SAB will be forced to destroy 400 million bottles of beer. The largest alcohol brewer SAB is set to destroy more than 130 million liters of beer. The brewer of Castle Large, Black label and Hansa beverages, SAB seeks government approval to move beer to its depots. They revealed that if barred to transport their beer, SAB will be forced to destroy equivalent of 400 million bottles of beer.
Transporting of beer expect for exportation remains illegal in South Africa Lock down Level 4. All alcohol sales are suspended. The South African Breweries stopped brewing beer on 23 March 2020 and suspended transportation of beer since the start of the lockdown on 27 March.
Due to the need to keep machines running and winding down production, SAB has been brewing and bottling alcohol during the lockdown. It has however reached its holding capacity required by the law to store at brewery facilities. SAB is currently stocking 132 million liters of beer which is approximately an equivalent of 400 million bottles. The beer is sitting in their tanks which they can’t pack due to the restrictions on alcohol capacity at their breweries.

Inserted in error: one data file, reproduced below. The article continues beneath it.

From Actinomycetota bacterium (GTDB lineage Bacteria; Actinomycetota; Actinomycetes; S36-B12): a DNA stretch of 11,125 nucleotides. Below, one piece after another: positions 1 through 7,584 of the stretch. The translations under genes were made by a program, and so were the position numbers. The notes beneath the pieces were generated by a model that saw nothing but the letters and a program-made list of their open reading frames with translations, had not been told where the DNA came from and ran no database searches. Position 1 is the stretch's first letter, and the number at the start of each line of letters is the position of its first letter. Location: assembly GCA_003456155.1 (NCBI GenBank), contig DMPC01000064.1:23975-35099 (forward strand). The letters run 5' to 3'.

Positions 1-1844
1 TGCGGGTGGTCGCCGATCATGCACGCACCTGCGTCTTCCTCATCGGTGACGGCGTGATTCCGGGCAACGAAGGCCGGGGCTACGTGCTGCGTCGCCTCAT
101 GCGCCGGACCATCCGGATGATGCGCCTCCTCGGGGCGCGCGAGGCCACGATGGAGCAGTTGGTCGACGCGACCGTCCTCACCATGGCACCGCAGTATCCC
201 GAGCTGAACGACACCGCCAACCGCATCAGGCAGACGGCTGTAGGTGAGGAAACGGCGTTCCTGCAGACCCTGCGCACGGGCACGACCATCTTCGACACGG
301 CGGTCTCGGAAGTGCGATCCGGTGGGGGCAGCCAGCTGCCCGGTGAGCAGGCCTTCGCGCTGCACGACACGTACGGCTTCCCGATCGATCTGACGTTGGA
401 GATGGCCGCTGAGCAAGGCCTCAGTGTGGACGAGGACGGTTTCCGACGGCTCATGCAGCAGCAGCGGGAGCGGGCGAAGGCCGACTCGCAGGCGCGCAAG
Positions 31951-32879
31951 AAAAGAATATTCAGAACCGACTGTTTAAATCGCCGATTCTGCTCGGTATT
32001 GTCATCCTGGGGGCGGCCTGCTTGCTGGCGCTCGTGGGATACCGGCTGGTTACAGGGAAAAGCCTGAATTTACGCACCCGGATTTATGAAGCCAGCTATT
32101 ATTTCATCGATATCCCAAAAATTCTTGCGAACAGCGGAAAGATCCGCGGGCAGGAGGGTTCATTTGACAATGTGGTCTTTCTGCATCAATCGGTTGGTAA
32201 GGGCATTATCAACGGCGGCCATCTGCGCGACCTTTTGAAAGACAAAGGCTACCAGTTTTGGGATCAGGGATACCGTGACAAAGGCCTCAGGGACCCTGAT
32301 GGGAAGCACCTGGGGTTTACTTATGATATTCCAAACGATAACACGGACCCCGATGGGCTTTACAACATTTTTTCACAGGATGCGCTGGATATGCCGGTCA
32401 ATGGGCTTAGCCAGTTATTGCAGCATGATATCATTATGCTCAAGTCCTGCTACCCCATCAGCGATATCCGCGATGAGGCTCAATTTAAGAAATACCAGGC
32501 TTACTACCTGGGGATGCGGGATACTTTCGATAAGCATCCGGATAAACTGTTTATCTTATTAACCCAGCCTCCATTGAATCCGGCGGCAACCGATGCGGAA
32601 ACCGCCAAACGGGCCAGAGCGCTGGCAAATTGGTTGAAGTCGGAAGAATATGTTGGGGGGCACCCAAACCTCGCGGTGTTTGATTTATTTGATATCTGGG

SAB is set to encounter a record breaking estimated R150 million loss. If the company is not allowed to transport beer to its storage depots, it will be forced to destroy its stock.
The brewer revealed that they send a proposal to the government asking for permission to transport packed beer from breweries to its storage depots.
“Urgent action is needed to avoid material financial losses to both the government and SAB, as well as significant job losses. This would literally be pouring that tax revenue down the drain, at a time when government – and the citizens of South Africa – have an urgent need for those funds” the company said in the document.
SAB will be forced to destroy 400 million bottles of beer – What happens if SAB destroy its beer?
- The company will be forced to operate at 50% capacity for four months.
- No bottling or distribution could take place, given that the beer is discarded.
- This would mean the loss of about 2,000 jobs – half of SAB’s frontline workforce.
- Government excise duty loss of around R500 million
SAB warns the government that it’s set to lose an estimate of R2 billion in excise duty since it won’t reach full capacity for four months if it destroy its beer. More so disposing beer of such quantity possess a massive environmental risk. If granted permission to move the beer, SAB said that it will work with the police to secure the alcohol.